These correspondence points excel in clearing heat. Some acupuncturists use them specifically for this purpose, inserting the needles only just into the skin, and watching as, when inserted into the correct correspondence points, a general erythema (skin redness) develops around the base of the needles.
Indeed, the appearance of this redness may confirm a diagnosis. (Note that this explanation isn’t quite complete as there are several other steps to take to be sure.)
Equally, when a point is used to treat its related zang or fu organ there can be a swift resolution of disharmony.
For example, Bladder 18, the Correspondence point of the Liver, is a major point for balancing an overburdened Liver organ.
However, to some extent it also calms Liver Qi stagnation, for example, so can be used to support other treatment aimed at that.
Sometimes when Qi has moved out of place, perhaps tending to ascend too much because of deficiency below, Correspondence points on the dorsal area can be used to send Qi downwards, and points on the lumbar area can be used to hold it down.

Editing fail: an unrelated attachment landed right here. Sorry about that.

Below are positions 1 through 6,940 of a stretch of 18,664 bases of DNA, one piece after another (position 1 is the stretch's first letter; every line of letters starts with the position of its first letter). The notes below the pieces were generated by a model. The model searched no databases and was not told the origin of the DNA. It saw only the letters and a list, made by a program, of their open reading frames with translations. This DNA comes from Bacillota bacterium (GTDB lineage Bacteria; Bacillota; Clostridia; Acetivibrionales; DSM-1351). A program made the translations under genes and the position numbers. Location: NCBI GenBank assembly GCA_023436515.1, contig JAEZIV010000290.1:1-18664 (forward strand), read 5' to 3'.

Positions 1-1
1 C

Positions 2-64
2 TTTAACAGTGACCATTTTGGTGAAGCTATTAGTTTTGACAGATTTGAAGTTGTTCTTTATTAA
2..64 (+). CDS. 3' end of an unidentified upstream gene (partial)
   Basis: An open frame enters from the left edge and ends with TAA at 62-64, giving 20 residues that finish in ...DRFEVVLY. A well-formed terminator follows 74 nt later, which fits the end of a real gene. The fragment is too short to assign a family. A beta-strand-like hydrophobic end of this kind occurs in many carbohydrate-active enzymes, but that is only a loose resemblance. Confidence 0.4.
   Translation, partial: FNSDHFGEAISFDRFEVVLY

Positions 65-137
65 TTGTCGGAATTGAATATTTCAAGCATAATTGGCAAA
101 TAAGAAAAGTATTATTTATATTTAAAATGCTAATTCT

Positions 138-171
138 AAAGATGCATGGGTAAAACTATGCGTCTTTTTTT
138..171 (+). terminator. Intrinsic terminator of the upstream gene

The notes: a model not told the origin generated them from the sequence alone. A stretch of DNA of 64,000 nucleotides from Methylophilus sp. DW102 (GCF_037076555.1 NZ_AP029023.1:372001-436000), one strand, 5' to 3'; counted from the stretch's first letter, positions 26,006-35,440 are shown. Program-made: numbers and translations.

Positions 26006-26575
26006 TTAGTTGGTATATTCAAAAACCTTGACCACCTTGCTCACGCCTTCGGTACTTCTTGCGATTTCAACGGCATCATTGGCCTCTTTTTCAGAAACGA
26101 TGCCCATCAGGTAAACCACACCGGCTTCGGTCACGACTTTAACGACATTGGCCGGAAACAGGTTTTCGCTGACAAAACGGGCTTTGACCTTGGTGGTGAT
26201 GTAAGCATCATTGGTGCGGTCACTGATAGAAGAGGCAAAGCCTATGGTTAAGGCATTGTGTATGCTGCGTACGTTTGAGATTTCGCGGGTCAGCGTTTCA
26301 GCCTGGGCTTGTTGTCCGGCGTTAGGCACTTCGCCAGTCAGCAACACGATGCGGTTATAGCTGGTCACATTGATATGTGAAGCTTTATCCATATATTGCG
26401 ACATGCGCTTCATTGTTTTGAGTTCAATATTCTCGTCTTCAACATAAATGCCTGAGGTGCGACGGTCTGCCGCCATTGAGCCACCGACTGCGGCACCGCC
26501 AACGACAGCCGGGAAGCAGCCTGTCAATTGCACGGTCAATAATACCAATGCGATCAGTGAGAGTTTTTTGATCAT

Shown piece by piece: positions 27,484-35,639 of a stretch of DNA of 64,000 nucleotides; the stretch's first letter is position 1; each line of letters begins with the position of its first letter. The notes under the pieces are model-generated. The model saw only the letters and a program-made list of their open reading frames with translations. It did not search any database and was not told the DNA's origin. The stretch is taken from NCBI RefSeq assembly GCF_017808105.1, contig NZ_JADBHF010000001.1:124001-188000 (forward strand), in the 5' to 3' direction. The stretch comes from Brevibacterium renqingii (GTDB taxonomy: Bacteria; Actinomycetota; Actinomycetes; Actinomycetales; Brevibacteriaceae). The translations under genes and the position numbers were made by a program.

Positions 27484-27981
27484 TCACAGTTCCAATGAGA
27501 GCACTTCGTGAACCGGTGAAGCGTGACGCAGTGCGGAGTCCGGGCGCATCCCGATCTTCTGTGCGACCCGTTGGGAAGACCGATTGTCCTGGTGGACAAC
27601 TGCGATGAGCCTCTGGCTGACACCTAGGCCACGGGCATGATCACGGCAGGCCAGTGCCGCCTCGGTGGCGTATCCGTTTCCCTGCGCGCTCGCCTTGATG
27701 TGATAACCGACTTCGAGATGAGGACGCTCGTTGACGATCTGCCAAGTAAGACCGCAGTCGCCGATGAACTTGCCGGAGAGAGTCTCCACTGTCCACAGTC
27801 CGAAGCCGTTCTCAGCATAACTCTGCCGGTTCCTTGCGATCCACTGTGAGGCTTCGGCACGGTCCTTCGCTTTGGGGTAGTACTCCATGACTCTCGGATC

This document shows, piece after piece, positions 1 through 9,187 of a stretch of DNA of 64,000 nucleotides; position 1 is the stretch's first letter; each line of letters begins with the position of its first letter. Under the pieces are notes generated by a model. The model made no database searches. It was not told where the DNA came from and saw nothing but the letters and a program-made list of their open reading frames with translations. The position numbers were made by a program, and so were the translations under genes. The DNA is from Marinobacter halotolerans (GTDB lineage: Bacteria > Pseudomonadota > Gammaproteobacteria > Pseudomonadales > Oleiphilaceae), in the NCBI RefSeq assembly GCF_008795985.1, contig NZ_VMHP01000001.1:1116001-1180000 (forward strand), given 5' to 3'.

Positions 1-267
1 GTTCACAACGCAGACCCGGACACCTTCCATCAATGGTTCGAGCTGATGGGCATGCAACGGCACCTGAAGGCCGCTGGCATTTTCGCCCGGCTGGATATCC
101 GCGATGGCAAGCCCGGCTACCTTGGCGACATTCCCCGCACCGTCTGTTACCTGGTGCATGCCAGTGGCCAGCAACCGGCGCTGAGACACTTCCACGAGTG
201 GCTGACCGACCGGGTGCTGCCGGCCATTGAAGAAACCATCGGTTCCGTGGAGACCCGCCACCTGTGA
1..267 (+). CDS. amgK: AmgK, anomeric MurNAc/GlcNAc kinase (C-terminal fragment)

Where an organ is under-performing, some acupuncturists use the related Correspondence point to tonify or regulate it.
Some back shu points also have other important functions. For example, Bladder 23, the Kidney back shu point, is often used to strengthen the lumbar area and to fortify Kidney functions such as Kidney Yin, Kidney qi and Kidney Yang.
Now read about something similar, the Acupuncture Alarm points.
Get back from Back Shu points to Acupuncture Point Categories.